How do breathalyzers work

We often hear or read about accidents that occur because of a driver’s DUI, and in news reports of the accident, it is often stated what the driver’s blood alcohol content was and what the legal limit for blood alcohol is. For example, a driver may be tested with a blood alcohol level of .15, while the legal limit is .08. But what do these numbers mean? How do police officers determine whether a driver suspected of DUI is legally ingesting? You may have heard of a breathalyzer, however you are more interested in knowing how a person’s exhaled gas indicates their alcohol intake.

With public safety in mind, it is important to prohibit drivers from drinking and driving. In 1999, 42,000 people died in traffic accidents in the U.S., and 38 percent of those deaths were alcohol-related. Even drivers who are able to pass the sobriety tests by touching their noses or walking in a straight line may still exceed the legal limit of blood alcohol content and become roadkillers. As a result, police officers use some of the latest technology to detect the BAC of drivers suspected of DUI and take them off the road.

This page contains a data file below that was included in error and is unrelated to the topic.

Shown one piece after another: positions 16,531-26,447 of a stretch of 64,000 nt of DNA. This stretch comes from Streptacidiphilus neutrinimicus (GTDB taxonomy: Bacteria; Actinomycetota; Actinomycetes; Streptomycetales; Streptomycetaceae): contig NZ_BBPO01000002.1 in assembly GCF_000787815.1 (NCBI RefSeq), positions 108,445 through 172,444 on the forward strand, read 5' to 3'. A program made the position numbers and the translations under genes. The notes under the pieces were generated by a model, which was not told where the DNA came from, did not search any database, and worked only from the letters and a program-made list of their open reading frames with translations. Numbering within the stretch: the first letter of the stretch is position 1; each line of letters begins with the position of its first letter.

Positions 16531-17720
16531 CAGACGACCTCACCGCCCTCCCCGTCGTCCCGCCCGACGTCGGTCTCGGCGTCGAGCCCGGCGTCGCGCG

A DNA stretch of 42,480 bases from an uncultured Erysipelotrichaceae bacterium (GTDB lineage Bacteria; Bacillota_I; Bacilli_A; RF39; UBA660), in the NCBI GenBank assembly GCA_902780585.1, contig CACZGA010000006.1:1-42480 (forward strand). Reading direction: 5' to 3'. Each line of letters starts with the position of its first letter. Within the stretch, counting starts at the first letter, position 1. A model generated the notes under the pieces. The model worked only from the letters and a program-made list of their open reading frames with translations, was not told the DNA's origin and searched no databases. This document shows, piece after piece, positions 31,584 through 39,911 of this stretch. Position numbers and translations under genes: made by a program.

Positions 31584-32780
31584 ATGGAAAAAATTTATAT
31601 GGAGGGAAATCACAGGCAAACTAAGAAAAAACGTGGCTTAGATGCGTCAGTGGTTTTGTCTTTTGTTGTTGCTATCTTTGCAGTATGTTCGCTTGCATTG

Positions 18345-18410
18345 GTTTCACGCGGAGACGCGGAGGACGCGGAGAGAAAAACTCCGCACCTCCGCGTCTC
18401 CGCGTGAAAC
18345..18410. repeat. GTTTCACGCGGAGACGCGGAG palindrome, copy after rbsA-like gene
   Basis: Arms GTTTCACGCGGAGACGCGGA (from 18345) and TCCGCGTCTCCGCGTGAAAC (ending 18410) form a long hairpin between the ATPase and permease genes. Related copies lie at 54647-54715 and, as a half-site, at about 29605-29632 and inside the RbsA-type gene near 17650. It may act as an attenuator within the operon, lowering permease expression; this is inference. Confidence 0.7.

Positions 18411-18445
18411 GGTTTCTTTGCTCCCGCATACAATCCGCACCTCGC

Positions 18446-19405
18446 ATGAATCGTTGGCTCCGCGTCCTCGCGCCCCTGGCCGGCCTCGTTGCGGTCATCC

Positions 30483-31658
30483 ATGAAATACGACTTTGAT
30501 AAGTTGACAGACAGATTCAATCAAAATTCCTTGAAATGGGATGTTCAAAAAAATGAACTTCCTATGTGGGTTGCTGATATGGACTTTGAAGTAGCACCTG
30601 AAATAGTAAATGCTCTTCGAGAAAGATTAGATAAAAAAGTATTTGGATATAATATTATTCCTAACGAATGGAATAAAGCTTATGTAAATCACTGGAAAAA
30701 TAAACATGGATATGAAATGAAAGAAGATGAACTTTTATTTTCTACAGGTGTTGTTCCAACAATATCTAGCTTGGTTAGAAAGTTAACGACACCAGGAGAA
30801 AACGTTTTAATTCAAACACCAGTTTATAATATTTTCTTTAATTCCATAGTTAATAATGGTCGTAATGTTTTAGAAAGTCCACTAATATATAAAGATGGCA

Many on-duty traffic police officers utilize breath alcohol testing devices (a breathalyzer is one of them) to determine the blood alcohol concentration (BAC) of suspected drunk drivers. In this article, we will examine these How do breathalyzers work.

How do breathalyzers work
How do breathalyzers work

Why you should be tested

The legal basis for driving under the influence is the blood alcohol concentration (BAC) level. However, taking a blood sample at the scene and then analyzing it in a lab is neither practical nor efficient for detaining a driver suspected of driving while intoxicated (DWI) or driving under the influence (DUI). Urine alcohol testing has proven to be as impractical as blood sampling. What was needed was a method that could measure the indicators associated with blood alcohol concentration without invading the driver’s body.

Breathalyzers were first invented for police use in the 1940s. in 1954, Dr. Robert Borkenstein of the Indiana State Police invented breathalyzers, which are still used by law enforcement agencies today.